In the wake of a lawsuit filed by former J.B. Pritzker campaign staffers alleging racial discrimination and harassment, Pritzker and his running mate, Juliana Stratton, said no one voiced concerns to them of mistreatment.
That's in contrast to the narratives of several former staffers who left the campaign. They told NBC 5 they did speak directly to both Pritzker and Stratton.
The lawsuit filed by 10 campaign staffers, all black and Latino, has been questioned for its timing with just 19 days left before Election Day.
A letter from their attorney before the suit was filed requested $7.5 million. Several former staffers, who spoke to NBC 5 anonymously out of concerns of retaliation, said they experienced racism and harassment.
In response to Thursday's allegations, the Pritzker campaign said in a statement, "our campaign is committed to advancing the cause of equality in the workplace and preventing workplace discrimination and will continue its advancement of those shared interests."
Former staffers alleged in the suit they were herded into race-specific jobs and had no opportunity for advancement. They said they received less favorable treatment than their white counterparts.
Pritzker and Stratton said no one voiced these concerns directly to them.
"Not to me directly, not to me," Pritzker said.
"I have not either," Stratton added.
However, four former staffers not named in the lawsuit told NBC 5 that after FBI tapes were revealed of Pritzker telling former (and now imprisoned) Gov. Rod Blagojevich that Secretary of State Jesse White was the least offensive choice to replace then Sen. Barack Obama, Pritzker and Stratton reached out directly to black campaign workers. That’s when the staffers said they first voiced discrimination complaints to them.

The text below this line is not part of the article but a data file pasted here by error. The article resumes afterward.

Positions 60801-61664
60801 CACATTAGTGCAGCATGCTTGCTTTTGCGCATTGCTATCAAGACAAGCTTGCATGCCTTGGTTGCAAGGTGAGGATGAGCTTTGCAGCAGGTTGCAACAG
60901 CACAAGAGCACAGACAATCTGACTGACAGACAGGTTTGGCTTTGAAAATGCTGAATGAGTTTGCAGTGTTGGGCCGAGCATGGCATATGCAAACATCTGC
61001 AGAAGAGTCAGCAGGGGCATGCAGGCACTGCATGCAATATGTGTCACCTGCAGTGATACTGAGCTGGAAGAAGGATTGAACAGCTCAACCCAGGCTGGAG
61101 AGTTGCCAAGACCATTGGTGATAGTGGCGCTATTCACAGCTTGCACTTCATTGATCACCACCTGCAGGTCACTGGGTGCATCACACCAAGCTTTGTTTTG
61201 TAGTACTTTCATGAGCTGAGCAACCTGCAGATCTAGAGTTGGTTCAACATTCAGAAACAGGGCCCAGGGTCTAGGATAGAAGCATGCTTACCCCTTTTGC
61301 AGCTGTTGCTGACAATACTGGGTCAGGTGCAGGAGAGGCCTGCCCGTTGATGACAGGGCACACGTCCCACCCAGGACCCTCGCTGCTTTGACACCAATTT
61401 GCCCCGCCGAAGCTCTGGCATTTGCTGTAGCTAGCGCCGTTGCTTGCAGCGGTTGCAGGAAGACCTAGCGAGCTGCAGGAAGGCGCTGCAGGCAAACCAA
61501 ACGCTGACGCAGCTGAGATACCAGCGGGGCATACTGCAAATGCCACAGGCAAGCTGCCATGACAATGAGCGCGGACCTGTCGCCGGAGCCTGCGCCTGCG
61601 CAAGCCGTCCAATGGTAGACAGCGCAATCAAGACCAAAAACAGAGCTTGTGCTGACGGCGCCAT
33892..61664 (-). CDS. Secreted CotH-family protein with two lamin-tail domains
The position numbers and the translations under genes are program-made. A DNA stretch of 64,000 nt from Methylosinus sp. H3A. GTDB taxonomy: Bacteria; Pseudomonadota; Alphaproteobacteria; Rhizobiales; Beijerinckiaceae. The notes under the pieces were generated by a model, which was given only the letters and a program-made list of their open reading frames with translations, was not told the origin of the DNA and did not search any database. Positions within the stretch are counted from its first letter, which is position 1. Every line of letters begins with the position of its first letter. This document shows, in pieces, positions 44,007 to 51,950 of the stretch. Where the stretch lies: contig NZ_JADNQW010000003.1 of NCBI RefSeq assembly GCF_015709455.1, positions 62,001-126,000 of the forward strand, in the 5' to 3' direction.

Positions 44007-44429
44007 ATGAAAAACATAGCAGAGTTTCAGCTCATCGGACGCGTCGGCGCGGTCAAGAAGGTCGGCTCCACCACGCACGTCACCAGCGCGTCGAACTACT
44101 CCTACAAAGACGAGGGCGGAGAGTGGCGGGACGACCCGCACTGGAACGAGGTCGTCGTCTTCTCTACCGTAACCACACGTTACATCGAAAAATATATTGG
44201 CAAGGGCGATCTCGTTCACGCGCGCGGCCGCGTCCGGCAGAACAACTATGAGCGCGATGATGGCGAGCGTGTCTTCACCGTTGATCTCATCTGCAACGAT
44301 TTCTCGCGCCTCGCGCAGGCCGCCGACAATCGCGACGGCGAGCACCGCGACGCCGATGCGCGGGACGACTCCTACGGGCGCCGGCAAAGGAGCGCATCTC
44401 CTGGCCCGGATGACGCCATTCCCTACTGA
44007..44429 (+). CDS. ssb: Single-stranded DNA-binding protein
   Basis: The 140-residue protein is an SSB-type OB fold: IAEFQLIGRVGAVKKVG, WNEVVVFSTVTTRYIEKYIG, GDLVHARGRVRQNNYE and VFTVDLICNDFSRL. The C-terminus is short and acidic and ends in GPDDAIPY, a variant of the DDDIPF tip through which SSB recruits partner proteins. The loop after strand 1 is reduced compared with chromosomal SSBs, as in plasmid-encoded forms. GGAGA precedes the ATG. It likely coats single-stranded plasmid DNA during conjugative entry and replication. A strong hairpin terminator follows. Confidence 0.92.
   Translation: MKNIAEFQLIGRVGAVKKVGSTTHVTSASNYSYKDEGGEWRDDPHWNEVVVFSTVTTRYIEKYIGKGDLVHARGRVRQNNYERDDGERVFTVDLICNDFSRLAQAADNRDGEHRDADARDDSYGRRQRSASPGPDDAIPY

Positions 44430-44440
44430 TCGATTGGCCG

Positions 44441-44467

One ex-staffer not named in the lawsuit said the working conditions were unsafe. Moldy carpet, dead bugs on the desks every morning, and "we were treated very demeaning and micro-managed," they said. That same ex-staffer said there were rats inside one Chicago office.
The attorney for the staffers who filed the lawsuit said they felt unsafe and questioned why the candidate did not visit the field office on the South Side.
"As the lawsuit lays out, they were told maybe if the people in the neighborhood stop shooting maybe Pritzker would come," attorney Shay Allen said.
Pritzker's team forwarded to NBC 5 a calendar showing Pritzker visited the South Side and Far South Side six times, the last one in July. On the West Side, there were two visits, but nothing since the primary.
"The allegations made in the published complaint mirror the same treatment that I faced," another former staffer told NBC 5.
A third former campaign staffer reached out to NBC 5 to note what they referred to as the "unfair treatment, hostile and oppressive behavior" from a supervisor and that left that staffer "rebuffed, ignored and ultimately dismissed, fired for voicing my concerns over J.B.'s discriminatory practices” that are similar to what’s named in the lawsuit.
"I'm proud of the fact that the majority of my senior staff are African American," Pritzker said. "About 45 percent of our staff all across the state are people of color, we've run a great campaign."
Who will the former staffers vote for in this election?
"That is the heaviest question I have right now," one of them told NBC 5.